Objectifying Content Validity: Conducting a Content Validity Study in Social Work Research

By Rubio, Doris McGartland; Berg-Weger, Marla et al. | Social Work Research, June 2003 | Go to article overview

Objectifying Content Validity: Conducting a Content Validity Study in Social Work Research


Rubio, Doris McGartland, Berg-Weger, Marla, Tebb, Susan S., Lee, E. Suzanne, Rauch, Shannon, Social Work Research


Social scientists frequently study complex constructs. Despite the plethora of measures for these constructs, researchers may need to create their own measure for a particular study. When a measure is created, psychometric testing is required, and the first step is to study the content validity of the measure. The purpose of this article is to demonstrate how to conduct a content validity study, including how to elicit the most from a panel of experts by collecting specific data. Instructions on how to calculate a content validity index, factorial validity index, and an interrater reliability index and guide for interpreting these indices are included. Implications regarding the value of conducting a content validity study for practitioners and researchers are discussed.

Key words: constructs; content validity; measure; psychometric testing

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Researchers in the social sciences study complex constructs for which valid and reliable measures are needed. The measures should be brief, clear, and easy to administer. Measures that are too long or difficult to read may result in a lowered response rate or inaccurate responses. In addition, the measure must be appropriate for use in the targeted population. For example, measures designed for use with heterogeneous populations may not be appropriate for a specific population with certain characteristics.

A plethora of measures exist with known psychometric properties, but researchers may need to develop a new measure for a particular construct because no measure exists that operationalizes the construct as the researcher conceptualized it. In these circumstances, a content validity study should be conducted.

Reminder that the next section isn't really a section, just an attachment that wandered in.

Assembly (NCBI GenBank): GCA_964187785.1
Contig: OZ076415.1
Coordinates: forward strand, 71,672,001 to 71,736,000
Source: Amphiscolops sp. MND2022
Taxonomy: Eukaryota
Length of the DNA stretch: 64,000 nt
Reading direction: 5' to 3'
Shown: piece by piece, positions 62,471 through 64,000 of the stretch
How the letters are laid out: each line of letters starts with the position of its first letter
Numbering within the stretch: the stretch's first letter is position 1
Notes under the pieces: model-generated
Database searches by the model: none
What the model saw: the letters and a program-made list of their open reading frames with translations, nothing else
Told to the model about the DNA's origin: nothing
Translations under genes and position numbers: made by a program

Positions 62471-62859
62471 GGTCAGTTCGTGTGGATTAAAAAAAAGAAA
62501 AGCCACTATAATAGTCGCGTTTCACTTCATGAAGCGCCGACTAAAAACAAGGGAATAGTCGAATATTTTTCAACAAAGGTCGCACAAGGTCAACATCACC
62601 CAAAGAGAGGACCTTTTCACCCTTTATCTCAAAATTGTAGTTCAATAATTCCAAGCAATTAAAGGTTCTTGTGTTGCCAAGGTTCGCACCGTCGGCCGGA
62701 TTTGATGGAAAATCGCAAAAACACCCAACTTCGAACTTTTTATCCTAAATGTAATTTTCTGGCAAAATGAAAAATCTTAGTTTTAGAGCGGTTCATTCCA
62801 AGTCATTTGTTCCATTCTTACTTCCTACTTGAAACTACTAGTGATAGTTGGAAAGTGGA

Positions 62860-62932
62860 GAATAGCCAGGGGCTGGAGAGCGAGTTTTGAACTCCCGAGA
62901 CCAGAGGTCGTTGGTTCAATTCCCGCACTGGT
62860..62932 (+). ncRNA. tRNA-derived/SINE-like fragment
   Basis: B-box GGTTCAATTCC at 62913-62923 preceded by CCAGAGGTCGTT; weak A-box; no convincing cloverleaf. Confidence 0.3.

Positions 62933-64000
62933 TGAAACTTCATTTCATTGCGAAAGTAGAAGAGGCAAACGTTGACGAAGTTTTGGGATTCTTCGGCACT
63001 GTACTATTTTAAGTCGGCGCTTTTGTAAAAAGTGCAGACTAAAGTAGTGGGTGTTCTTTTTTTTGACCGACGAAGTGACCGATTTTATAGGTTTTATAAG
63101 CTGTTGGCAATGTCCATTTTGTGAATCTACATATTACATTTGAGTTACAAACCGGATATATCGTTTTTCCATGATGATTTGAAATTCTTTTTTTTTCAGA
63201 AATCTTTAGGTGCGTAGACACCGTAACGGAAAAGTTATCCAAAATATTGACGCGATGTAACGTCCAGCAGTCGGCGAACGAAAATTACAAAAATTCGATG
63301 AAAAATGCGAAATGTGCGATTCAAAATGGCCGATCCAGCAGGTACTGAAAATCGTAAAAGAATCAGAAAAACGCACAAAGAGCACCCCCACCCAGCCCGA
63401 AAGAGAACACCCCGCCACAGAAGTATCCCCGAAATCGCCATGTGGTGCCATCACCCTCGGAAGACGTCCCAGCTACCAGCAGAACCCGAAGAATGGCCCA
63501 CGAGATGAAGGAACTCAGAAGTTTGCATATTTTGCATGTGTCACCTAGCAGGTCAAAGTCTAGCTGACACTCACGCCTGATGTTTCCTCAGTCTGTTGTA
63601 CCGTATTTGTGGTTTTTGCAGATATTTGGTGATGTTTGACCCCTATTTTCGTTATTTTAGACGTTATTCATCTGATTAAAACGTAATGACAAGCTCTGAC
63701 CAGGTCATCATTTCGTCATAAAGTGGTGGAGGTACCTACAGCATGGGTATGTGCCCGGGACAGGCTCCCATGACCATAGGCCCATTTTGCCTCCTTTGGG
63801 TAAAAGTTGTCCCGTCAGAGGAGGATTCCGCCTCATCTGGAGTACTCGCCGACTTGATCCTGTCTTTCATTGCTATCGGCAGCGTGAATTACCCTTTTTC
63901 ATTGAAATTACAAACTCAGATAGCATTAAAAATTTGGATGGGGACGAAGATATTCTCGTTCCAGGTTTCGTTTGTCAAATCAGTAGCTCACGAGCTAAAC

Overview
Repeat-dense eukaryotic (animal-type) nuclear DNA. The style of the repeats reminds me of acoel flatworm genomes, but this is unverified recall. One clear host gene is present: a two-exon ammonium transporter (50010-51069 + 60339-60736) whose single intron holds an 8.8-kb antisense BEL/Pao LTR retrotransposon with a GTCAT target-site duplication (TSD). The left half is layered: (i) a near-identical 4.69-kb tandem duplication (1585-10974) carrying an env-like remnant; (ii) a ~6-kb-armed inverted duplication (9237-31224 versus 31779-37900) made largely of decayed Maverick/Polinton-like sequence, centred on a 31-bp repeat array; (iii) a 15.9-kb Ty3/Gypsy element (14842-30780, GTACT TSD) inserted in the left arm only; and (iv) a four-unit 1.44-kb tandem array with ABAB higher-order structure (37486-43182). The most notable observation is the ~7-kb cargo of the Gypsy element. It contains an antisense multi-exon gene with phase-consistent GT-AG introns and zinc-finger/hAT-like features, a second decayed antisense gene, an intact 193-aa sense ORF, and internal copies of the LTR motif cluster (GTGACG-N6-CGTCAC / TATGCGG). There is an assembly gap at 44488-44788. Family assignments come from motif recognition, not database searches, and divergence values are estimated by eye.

VALIDITY

Traditionally, three types of validity may be demonstrated: content, criterion, and construct validity.

Content Validity

Content validity refers to the extent to which the items on a measure assess the same content or how well the content material was sampled in the measure. Content validity can be characterized as face validity or logical validity. Face validity indicates that the measure appears to be valid, "on its face." Logical validity indicates a more rigorous process, such as using a panel of experts to evaluate the content validity of a measure.

Nunnally and Bernstein (1994) did not distinguish among different types of content validity; but presented alternative ways of assessing content validity. They suggested evaluating content validity by demonstrating internal consistency through correlating the scores from the measure with another measure of the same construct and by showing change in posttest scores over pretest scores.

Criterion Validity

Criterion validity is demonstrated by finding a statistically significant relationship between a measure and a criterion (Nunnally & Bernstein, 1994). Criterion validity is considered the "gold standard," and usually a correlation is used to assess the statistical relationship. For example, the Graduate Record Examination (GRE) has been found to predict graduate school success (as measured by the first-year grade-point average) for certain disciplines (Rubio, Rubin, & Brennan, 2003). Three types of criterion validity are postdictive, concurrent, and predictive. If the criterion has occurred, the validity is postdictive. The validity is concurrent if the criterion exists at the same time as the construct measured. The GRE example demonstrates predictive validity, because graduate school success (criterion) occurs after taking the GRE (measure). According to Nunnally and Bernstein, a correlation of .30 indicates adequate criterion validity.

Construct Validity

Anastasi and Urbina (1997) described construct validity as "the extent to which the test may be said to measure a theoretical construct or trait" (p. 126). Three kinds of construct validity are factorial, known groups; and convergent and discriminant (or divergent) validity. …

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